other interested parties are able to track tl1e location of the devices without the user's knowledge.'<-

In 1997, the FCC passed regulations requiring wireless service providers to implement technology that would allow the
provider to determine the location of a cellular phone within several hundred feet.' 7 * 1025 This program, called Enhanced
9 ll, was intended to allow emergency service providers to locate t'he origin of 911 calls made on cellular phones in order to
effectively respond to emergencies.'~ This technology now allows cellular service providers to track the location of cell
phones in two different ways.~ 9 First, many new cell phones have GPS devices built into to the handsets themselves, which
can then be tracked by the cellular provider. 50 Second, in cell phones not equipped with GPS, service providers can
triangulate the position of the cell phone based on the signal ' s location relative to cellular towers.51 As could be expected,
soon after the development of this technology, law enforcement began to subpoena cellular service providers to track the
movements of suspects' cellular phones. 52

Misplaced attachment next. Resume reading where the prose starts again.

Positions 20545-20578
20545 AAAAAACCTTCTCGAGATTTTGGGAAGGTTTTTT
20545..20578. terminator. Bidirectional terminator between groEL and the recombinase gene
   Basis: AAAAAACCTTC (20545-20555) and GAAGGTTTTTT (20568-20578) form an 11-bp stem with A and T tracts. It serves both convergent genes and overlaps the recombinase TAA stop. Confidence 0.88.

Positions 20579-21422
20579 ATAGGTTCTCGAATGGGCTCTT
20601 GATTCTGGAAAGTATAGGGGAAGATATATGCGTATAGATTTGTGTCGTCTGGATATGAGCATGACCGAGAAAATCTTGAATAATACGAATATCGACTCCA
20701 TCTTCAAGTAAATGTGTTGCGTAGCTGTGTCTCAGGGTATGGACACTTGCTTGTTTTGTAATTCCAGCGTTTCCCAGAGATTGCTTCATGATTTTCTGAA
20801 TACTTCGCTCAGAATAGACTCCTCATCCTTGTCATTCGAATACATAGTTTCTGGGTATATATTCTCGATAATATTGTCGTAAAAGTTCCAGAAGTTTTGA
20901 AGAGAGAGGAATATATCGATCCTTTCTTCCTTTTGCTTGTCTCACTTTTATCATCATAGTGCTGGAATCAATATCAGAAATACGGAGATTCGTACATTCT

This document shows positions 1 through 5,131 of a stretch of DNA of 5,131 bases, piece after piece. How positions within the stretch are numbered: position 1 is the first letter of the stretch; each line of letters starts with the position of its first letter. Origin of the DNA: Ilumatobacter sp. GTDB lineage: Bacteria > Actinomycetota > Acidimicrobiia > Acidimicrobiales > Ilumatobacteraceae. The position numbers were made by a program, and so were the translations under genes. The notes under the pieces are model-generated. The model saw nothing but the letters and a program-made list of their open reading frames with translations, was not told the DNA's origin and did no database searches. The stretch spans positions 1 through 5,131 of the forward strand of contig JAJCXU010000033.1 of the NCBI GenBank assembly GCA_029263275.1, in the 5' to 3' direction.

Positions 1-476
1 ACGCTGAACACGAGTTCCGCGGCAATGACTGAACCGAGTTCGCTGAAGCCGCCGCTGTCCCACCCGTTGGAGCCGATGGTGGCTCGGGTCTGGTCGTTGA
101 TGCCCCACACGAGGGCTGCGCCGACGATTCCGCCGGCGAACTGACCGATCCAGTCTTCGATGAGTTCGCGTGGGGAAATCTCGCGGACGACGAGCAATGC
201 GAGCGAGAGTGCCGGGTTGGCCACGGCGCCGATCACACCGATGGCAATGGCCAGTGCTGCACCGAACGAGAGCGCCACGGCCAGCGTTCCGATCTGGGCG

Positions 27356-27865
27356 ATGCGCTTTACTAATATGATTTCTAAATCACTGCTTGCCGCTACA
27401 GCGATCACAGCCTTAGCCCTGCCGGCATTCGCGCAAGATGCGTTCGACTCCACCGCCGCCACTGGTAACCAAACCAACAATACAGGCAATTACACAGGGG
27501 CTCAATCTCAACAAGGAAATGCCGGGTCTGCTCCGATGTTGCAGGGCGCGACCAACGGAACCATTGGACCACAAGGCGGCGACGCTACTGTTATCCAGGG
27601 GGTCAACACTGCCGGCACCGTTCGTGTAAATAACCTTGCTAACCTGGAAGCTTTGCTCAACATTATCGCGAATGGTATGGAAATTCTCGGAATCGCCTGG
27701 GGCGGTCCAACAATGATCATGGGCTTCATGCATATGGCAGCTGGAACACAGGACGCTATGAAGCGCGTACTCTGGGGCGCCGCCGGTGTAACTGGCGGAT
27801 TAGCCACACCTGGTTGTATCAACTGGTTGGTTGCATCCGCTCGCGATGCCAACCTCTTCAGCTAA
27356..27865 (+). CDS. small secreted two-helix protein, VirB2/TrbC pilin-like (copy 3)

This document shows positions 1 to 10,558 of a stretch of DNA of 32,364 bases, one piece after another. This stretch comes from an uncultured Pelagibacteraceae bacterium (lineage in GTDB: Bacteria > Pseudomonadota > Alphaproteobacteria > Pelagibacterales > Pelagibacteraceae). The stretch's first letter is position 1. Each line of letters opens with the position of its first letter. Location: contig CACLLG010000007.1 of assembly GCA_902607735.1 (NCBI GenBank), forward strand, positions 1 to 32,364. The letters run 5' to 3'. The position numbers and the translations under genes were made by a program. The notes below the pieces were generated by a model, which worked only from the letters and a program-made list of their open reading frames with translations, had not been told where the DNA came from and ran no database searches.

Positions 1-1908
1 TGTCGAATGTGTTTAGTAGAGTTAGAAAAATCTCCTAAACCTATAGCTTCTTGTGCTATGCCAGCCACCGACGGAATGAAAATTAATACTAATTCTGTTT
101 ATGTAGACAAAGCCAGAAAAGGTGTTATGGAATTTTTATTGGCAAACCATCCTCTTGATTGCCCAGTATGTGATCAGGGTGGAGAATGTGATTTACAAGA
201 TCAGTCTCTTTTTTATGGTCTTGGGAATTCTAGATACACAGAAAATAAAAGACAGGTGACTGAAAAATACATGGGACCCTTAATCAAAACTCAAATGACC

Wireless carriers also provide services allowing individual customers to track movements of cellular phones. Verizon
Wireless provides a " Chaperone" service that will alert parents if their cbjld's GPS-enabled cellular phone travels outside a
designated perimeter set up by the parents. 53 Similarly, a company called AccuTracking has developed software that users can
download onto any GPS enabled cellular pbone.s.. This software allows the company to track the movements of the phone.is
Customers can then access the company's website to download a data set showing where the phone has travelled or even
watch the movements of the phone in real time. 56

OnStar is a vehicle assistance system that comes standard on most new General Motors vehicles. 57 The OoStar system uses
GPS and cellular technology to connect the vehicle to the OnStar center.~ At the OnStat center, advisors can use GPS
technology to determine the location of the vehicle and send help if it is in an accident. 59 Advisors can also provide drivers
with a variety of other features ranging from *1 026 turn-by-turn directions to vehicle systems diagnostics. 60 Law enforcement
officials can subpoena OnStar service providers to provide GPS data about a car' s location much in the same way they can
subpoena cellular phone service providers.

Although GPS-enabled devices have become increasingly common, the average user is likely unaware that these devices can
be used to track their movements. Due to this naivety, GPS is very attractive to law enforcement as a low cost and low risk
method of tracking individuals without their knowledge. In light of the increased reliance on GPS technology in the legal
community, it is important to consider the reliability of the information GPS technology produces.

Ill. The Reliability of CPS Data

Although GPS technology has found its way into many aspects of daily life, it does not necessarily follow that evidence

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PLOTTING A COURSE FOR GPS EVIDENCE, 28 Quinnipiac L. Rev. 1019